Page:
Diabetes Q&A (Questions & Answers) allows people with diabetes to ask health professionals questions free of charge.
E-mail your diabetes related questions to: email@example.com
Q. My glucose tolerance test was at 105 - how high/low is that compared to acceptable levels?
A. It depends on what type of test you had (was it a fasting glucose test or an oral glucose tolerance test?).
If it was a Fasting Plasma Glucose test, a glucose level of 100-125 indicates pre-diabetes.
Your doctor will have the test results and be able to answer questions specific to you.
The American Diabetes Association states the following:
"In order to determine whether or not a patient has pre-diabetes or
diabetes, health care providers conduct a Fasting Plasma Glucose Test
(FPG) or an Oral Glucose Tolerance Test (OGTT). Either test can be used
to diagnose pre-diabetes or diabetes. The American Diabetes Association
recommends the FPG because it is easier, faster, and less expensive to perform.
With the FPG test, a fasting blood glucose level between 100 and 125
mg/dl signals pre-diabetes. A person with a fasting blood glucose level
of 126 mg/dl or higher has diabetes.
In the OGTT test, a person's blood glucose level is measured after a fast
and two hours after drinking a glucose-rich beverage. If the two-hour
blood glucose level is between 140 and 199 mg/dl, the person tested has
pre-diabetes. If the two-hour blood glucose level is at 200 mg/dl or
higher, the person tested has diabetes."
Christine Carlson, MS, RD, BC-ADM, CDE
FOODPICKER ® Nutrition Director
Previous E-mails to Christine (FOODPICKER ® Nutrition Director)
A1c: What should my A1c level be?
Acai Berry: Is all the hype over acai berry for real, is it worth the high cost?
Alcohol: Can I have wine with dinner?
Apple: How many sugars are in an apple?
Carbohydrate: Carbohydrate or calories?
Chromium: Should I be taking Chromium?
Diabetes: Can you reverse diabetes?
Diabetes: Can you reverse pre-diabetes?
Dining Out: We eat out a lot. Could you give us some suggestions for Japanese and Chinese?
Dreamfields Pasta: How does Dreamfields pasta count carbohydrates?
Fiber: Which items are the best for fiber?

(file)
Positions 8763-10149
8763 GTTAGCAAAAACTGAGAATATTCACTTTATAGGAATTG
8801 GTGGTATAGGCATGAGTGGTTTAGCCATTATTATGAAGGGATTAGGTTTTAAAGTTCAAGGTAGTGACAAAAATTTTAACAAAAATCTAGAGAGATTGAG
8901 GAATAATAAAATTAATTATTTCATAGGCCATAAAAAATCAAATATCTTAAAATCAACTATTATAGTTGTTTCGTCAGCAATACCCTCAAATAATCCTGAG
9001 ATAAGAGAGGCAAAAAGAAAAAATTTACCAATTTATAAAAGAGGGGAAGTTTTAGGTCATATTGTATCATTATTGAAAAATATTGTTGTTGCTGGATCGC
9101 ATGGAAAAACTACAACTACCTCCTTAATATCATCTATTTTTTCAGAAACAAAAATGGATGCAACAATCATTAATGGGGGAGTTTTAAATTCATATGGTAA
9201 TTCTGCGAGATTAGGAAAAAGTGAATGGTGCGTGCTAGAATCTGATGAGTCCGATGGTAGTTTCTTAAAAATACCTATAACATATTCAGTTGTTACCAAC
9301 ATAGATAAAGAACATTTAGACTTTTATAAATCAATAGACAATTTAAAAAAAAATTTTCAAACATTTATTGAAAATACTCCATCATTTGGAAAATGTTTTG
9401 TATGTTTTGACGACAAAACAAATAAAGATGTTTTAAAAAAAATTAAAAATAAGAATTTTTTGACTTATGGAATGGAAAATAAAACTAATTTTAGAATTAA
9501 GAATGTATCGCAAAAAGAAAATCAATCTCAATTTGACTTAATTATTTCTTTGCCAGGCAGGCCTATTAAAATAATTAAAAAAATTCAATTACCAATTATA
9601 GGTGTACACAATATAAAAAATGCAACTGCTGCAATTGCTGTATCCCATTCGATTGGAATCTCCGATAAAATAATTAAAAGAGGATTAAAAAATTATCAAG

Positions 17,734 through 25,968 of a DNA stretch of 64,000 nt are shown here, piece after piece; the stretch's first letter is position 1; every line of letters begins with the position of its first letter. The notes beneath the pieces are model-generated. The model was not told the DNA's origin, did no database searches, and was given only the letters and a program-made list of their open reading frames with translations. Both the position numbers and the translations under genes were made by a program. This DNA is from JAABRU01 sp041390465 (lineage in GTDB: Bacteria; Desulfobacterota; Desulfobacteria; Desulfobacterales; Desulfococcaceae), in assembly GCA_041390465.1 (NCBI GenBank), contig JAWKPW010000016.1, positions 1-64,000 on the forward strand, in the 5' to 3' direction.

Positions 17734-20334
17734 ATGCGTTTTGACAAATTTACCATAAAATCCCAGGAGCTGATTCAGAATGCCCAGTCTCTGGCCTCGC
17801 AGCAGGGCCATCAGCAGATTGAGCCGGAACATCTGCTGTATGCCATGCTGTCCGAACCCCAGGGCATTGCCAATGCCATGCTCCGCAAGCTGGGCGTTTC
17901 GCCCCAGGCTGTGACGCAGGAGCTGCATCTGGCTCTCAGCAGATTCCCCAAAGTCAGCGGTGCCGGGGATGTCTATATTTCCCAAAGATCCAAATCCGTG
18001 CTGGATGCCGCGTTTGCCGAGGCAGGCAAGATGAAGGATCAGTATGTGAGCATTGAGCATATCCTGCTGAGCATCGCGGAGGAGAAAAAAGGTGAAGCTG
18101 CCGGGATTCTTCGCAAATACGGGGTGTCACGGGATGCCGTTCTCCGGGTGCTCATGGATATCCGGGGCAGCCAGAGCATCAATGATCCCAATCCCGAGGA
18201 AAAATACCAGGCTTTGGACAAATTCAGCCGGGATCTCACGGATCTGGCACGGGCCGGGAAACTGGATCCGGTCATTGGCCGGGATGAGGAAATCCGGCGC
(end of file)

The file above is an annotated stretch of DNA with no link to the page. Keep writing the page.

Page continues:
Flax: Should I add ground flax seed to my meal plan?
Food Exchanges: Can you explain food exchanges?
Frozen Shoulder: Do my symptoms sound like frozen shoulder?
Fruit: What is the difference between canned and fresh fruits?
Fruit Juice: What can I drink instead of water?
Fruit Sugar: Which fruits would be a better choice for me to eat?
Glucose Test: My glucose tolerance test was at 105 - how high/low is that compared to acceptable levels?
Gluten: Should I be eating gluten free products?
HFCS: What's all the hype with High Fructose Corn Syrup?
High Blood Pressure: What should I order when eating out to limit sodium?
High Blood Sugar: My blood sugar levels have been running between 475 to 575.
High Cholesterol: In addition to having diabetes I have high cholesterol. What can I order?
Hunger:  What do you advise when I find myself, always, hungry and most of the time ravenous?
Margerine or Butter: Why unhealthy margarine instead of butter?
Nuts: What kind of nuts should I buy?
Olean: Where I can buy Olean and what brands of food have it?
Pre-Diabetes: What are Pre-Diabetes lifestyle changes?
Pre-Diabetes: Newly diagnosed w/ Pre-Diabetes... where do I start?
Pre-Diabetes: Do people with Pre-Diabetes have the same symptoms as those with Type 1 and Type 2?
Snacking: How do I avoid overeating when I'm bored?
Stevia: Are Stevia sweeteners safe for someone who has diabetes?
Sugar Alcohol: What is the difference between sugar and sugar alcohols?
Tomatoes: Will tomatoes cause an increase in blood sugar levels?
Type 2: What should I do if I've just been diagnosed with Type 2 Diabetes?
Weight Loss: How do I lose weight?
® is a program designed to help people with diabetes make better food choices. Our hope is that people consider the foods they consume and how they can burn them off with exercise for good health.
We embrace the guidelines put forth by the American Diabetes Association as well as the American Dietetic & American Heart Associations. This website is completely free and brought to you by volunteers in the health care field.
Contact Us |
Link to Us
Copyright 2014 :)